100 years ago today, the Queensland Legislative Council, the state’s Upper House, voted itself out of existence. The Queensland Parliament is unique among Australian state parliaments as it is unicameral, that is, it only has one chamber.
The T.J. Ryan Labor Government came to power in 1915 with a large majority in the Legislative Assembly but with only three members in the Legislative Council. Part of the Labor Party’s ‘fighting platform’ was to abolish the Legislative Council.
After the election of Ryan Labor Government in 1915, the unelected, unrepresentative, conservative members of the Upper House was to be a thorn in the side of this reformist Queensland Government. Between May 1915 and December 1918, the Legislative Council rejected, or drastically amended, about 800 Bills, including Bills addressing major reform issues on health, industrial relations, the Criminal Code and local government.
On 12 November 1915, Premier Ryan introduced a Bill entitled ‘A Bill to Amend the Constitution of Queensland by Abolishing the Legislative Council’. The Legislative Council rejected the Bill in early December 1915 by 26 votes to 3. The Bill was re-introduced into the Legislative Assembly by Premier Ryan on 14 September 1916 where it was passed but again rejected by the Council by 19 votes to 3. Since the Bill had been twice rejected by the Council, the way was now open for a referendum of the people on the issue of abolition of the Legislative Council.
The Queensland Cabinet decided to save money by holding the referendum on the same day as the Federal election on 5 May 1917, together with another referendum about liquor outlets. The endeavour to abolish the Legislative Council by referendum failed.
Between 1917 and 1920, the Ryan and Theodore Governments appointed increasing numbers of government representatives to the Upper House.
In March 1918, the Ryan Labor Government was returned to power with an increased majority, holding 48 seats to 24 in the Assembly, thereby claiming that its landslide victory gave it a confirmed mandate to abolish the Legislative Council. The process of abolition was set in train once more in 1918 with a Constitution Act Amendment Bill being passed by the Assembly but rejected by the Legislative Council. In August 1919, the Bill was introduced a second time into the Assembly but again rejected by the Council. However, while a referendum was the next step, it was never taken. It seems that the political preference was to achieve a Labor majority in the Council and not risk failure again in a referendum.
In 1919, the Upper House blocked then-Treasurer Ted Theodore’s Unemployed Workers Bill, which would have enshrined full employment in Queensland, in line with Theodore’s belief that “every citizen of the state has a right to get work and earn a livelihood within the state”. Premier Ryan retired from the Queensland Parliament in 1919. His replacement as Premier was Edward Granville Theodore, a vigorous and staunch abolitionist. William Lennon, the Labor Speaker of the Assembly, was then appointed as Lieutenant-Governor in the temporary absence of the Governor. On the death of Legislative Council President William Hamilton in 1920, the Theodore Government – through the Lieutenant-Governor – had the power to appoint William Lennon as President of the Legislative Council. However, it would not have been appropriate if William Lennon, Lieutenant-Governor, called William Lennon to the Council and appointed himself President. Accordingly, Lennon conveniently suffered a sore knee and was sent across the border to the Tweed in New South Wales to recuperate. The Chief Justice was then called upon to act as Administrator. However, he flatly refused to sign the Executive Minute on the grounds that there were already too many members of the Legislative Council. The Minute appointing William Lennon as President of the Council was eventually signed by William Lennon.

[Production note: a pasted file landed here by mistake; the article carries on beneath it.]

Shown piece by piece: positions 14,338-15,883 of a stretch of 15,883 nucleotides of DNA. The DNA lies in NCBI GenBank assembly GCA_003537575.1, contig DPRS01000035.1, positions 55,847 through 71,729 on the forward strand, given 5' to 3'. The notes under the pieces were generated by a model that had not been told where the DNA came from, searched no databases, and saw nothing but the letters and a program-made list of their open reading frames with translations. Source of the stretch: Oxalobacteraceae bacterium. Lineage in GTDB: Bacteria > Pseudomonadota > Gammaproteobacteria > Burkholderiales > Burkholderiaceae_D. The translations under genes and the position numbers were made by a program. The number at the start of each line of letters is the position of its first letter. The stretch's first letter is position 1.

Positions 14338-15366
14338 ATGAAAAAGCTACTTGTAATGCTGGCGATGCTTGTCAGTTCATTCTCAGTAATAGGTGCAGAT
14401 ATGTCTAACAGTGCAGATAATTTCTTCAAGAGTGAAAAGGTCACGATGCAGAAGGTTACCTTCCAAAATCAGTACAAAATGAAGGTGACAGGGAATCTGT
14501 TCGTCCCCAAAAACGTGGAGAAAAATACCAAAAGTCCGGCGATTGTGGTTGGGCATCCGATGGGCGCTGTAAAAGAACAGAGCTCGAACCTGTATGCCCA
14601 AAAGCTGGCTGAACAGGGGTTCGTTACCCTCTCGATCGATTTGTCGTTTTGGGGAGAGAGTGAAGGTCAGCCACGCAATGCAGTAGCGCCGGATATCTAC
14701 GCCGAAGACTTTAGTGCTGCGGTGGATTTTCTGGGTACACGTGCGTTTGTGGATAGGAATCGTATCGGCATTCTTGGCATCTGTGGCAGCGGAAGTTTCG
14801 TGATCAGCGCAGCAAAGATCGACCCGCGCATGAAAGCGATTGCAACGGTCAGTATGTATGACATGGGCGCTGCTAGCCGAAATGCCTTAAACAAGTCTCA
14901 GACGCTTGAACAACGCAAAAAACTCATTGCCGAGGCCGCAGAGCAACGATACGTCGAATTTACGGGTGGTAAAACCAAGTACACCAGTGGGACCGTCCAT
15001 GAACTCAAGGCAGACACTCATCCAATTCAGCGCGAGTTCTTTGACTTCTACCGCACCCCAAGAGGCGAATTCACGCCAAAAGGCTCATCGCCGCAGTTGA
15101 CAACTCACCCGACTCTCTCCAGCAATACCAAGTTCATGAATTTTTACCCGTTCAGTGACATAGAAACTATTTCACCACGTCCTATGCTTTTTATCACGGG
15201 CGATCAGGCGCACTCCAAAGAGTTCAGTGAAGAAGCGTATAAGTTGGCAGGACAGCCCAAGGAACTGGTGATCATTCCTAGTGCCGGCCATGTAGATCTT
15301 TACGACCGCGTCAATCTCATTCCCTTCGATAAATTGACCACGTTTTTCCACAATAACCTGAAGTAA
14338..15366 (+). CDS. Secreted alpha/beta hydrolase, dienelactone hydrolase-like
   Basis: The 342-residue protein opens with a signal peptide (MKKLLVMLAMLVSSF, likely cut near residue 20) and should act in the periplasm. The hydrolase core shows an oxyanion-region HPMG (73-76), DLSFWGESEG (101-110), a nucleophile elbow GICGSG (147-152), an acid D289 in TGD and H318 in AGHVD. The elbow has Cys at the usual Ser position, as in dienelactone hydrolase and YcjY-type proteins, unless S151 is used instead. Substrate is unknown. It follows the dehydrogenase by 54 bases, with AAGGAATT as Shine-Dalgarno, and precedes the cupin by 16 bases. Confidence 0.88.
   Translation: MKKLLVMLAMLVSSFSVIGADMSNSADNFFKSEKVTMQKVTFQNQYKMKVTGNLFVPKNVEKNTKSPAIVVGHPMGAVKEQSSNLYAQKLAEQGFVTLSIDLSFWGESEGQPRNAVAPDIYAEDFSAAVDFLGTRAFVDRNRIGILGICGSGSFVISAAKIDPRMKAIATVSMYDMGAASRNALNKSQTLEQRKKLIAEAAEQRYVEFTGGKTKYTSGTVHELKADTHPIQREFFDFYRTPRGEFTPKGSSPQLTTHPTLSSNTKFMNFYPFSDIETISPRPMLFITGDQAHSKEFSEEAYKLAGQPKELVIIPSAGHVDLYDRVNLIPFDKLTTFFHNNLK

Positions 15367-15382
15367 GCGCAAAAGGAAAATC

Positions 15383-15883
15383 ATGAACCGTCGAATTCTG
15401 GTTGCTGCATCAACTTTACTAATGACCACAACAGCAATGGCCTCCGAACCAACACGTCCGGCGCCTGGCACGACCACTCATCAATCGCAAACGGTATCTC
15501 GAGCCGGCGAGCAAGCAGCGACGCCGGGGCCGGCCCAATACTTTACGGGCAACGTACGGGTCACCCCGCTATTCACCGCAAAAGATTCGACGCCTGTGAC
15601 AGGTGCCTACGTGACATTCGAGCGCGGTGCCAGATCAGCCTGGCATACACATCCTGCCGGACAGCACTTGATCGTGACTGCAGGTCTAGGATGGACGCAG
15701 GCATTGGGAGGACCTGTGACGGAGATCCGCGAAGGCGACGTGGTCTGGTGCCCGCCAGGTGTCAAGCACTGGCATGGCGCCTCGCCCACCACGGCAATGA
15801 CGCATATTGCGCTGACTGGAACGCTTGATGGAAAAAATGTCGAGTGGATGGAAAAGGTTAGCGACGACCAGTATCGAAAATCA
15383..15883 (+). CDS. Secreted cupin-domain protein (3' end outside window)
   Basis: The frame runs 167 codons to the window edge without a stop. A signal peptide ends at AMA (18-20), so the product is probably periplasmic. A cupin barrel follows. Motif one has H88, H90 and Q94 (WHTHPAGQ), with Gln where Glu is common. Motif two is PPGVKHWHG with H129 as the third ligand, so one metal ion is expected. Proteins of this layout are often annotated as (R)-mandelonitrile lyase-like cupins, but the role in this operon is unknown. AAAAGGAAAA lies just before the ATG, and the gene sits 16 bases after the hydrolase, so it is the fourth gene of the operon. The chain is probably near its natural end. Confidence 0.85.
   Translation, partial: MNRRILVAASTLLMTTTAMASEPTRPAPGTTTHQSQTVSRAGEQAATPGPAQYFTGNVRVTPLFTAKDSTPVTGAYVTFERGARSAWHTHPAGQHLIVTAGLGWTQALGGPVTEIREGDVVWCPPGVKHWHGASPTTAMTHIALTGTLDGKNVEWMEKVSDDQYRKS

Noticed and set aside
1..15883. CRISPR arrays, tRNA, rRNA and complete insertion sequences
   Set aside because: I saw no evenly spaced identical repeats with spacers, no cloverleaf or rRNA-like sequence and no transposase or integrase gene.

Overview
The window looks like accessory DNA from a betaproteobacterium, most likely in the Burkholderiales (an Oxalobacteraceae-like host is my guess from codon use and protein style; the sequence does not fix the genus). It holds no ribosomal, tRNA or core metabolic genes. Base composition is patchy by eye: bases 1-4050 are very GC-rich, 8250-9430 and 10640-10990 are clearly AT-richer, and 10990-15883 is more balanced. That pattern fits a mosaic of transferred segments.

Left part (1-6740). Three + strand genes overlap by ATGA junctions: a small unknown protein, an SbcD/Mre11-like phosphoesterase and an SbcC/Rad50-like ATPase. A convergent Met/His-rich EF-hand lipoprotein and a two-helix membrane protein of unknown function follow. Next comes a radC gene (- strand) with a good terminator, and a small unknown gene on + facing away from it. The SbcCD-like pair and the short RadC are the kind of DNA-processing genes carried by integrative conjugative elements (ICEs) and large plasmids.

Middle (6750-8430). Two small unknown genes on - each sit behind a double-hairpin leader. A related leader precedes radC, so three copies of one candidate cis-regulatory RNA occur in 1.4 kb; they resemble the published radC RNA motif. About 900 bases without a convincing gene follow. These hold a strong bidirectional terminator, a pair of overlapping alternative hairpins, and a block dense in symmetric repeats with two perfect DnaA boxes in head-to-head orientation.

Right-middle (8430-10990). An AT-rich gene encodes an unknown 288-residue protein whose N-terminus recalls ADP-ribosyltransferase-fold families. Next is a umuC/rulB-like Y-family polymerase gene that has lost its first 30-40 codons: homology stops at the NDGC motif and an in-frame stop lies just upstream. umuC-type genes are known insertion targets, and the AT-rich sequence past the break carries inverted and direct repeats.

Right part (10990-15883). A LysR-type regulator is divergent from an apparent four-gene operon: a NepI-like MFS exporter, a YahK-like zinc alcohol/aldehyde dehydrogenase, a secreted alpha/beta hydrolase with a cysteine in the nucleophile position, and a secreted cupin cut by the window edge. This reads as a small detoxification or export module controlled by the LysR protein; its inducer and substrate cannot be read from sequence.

Abolition of the Legislative Council was again part of the Labor Party’s platform for the
October 1920 election campaign. The Country Party supported abolition and replacement with an elected body with restrictive property franchise using proportional representation. The Nationalists did not agree with abolition at all, fearing that once gone the Council would never be restored. However, they supported making the Council elective. Behind the scenes, Premier Theodore was reassured that objection from London to Royal Assent to an abolition Bill was unlikely and that colonial legislatures were ‘masters of their own destiny’. Labor won the 1920 election narrowly and Premier Theodore believed he had the mandate to proceed with his plans for abolition of the Legislative Council.
On 24 October 1921, the Constitution Act Amendment Bill was introduced into the Legislative Assembly for the fourth time. Only 40 of the 56 Council members attended the beginning of the debate and two left before the end when the Bill was passed by 28 votes to 10.
On 23 March 1922, legislation to abolish the Queensland Legislative Council was passed and Queensland became the only unicameral state parliament in Australia.
When the government representatives appointed to the Upper House ultimately voted the House out of existence, removing what Prime Minister Paul Keating has called ‘unrepresentative swill’, they paved the way for a more democratic and representative government in Queensland.